The following post I have hi-jacked from “dt’s” site. You can actually see the results from the VO in spreadsheet form if you go to his site and read the original post. I’ve pinched this in part as it’s probably the best post he’s ever written, in that the analysis is in regard to styles and methodologies within daytrading currently.

The second reason that I’ve pinched it, is that the changes he has made, viz. no longer trading the OPEN are in direct opposition to my own thinking on the subject.

The third reason, although not mentioned specifically in this post, is the issue of VOLUME. If you follow dt’s blog, you’ll be aware that this is an ongoing theme, viz. the lack of volume currently, relative to the near past. DT, wants volume [just in case you were wondering]

VOLUME tends to congregate at the OPEN and CLOSE. Through the rest of the day, it can be lacklustre [as a generalization] Therefore, [after reading his post] why move away from trading the OPEN?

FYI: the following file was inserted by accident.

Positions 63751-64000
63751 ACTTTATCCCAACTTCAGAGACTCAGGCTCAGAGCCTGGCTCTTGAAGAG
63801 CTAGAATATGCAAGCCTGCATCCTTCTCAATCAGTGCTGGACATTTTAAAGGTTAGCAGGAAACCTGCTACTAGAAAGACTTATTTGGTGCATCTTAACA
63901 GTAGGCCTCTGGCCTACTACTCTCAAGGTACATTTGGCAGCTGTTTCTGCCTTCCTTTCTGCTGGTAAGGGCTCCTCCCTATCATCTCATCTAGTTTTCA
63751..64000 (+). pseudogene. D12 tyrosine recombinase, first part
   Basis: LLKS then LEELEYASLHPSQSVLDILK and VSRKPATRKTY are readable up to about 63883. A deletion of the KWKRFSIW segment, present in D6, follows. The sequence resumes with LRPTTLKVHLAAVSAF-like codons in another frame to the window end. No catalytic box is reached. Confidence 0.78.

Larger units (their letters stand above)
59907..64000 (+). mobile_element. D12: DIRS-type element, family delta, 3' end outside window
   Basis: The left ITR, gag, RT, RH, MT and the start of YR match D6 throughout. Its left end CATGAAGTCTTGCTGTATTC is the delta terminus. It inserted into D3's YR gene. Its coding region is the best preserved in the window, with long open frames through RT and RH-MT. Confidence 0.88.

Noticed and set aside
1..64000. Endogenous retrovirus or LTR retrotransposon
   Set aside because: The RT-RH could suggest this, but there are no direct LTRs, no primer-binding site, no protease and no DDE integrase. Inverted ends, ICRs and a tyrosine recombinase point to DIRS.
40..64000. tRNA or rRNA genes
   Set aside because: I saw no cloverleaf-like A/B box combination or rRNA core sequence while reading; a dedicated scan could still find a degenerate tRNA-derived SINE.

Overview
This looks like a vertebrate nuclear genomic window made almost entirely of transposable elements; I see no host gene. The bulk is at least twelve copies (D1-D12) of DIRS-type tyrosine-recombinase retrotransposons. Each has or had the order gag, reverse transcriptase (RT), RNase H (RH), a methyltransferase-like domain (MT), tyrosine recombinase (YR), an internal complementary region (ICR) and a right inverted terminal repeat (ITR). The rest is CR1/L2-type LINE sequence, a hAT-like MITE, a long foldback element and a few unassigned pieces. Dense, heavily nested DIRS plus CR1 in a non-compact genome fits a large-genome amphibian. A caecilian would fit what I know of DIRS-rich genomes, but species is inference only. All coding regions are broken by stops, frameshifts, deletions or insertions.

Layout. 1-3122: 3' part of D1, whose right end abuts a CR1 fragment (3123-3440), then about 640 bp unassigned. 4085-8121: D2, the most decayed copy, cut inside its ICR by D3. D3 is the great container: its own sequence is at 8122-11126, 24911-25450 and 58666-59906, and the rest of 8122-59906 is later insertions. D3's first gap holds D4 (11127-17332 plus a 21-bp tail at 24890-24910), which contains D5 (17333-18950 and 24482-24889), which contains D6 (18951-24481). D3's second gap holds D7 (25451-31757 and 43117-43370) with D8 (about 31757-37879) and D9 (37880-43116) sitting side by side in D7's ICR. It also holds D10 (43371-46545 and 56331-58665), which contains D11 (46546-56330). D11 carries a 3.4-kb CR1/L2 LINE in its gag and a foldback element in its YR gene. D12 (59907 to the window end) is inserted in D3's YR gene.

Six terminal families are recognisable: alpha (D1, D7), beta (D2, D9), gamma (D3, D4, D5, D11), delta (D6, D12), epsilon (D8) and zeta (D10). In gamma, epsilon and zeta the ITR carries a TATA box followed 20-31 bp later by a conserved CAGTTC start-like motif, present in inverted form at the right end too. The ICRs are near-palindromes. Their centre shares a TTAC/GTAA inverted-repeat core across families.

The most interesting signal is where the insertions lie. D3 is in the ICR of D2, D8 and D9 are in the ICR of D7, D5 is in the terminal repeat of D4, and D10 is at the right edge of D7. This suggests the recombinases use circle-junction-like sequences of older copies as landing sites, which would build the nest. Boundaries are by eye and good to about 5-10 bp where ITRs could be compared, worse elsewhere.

I’ll repost some of my daytrading thoughts [rules] a little later. Here then is DT’s missive;

At the end of April, for the first time in my 9 year stock trading career, I took a stab at setting some monthly goals for myself. Apparently, forecasting isn’t my forte.

I didn’t get even remotely close to meeting my modest monthly profit goal, of $6000. In fact, I was down on the month, to the tune of $675. Not good. I’m new to this “setting goals” game, but I guess I should roll my profit goal back somewhat for June.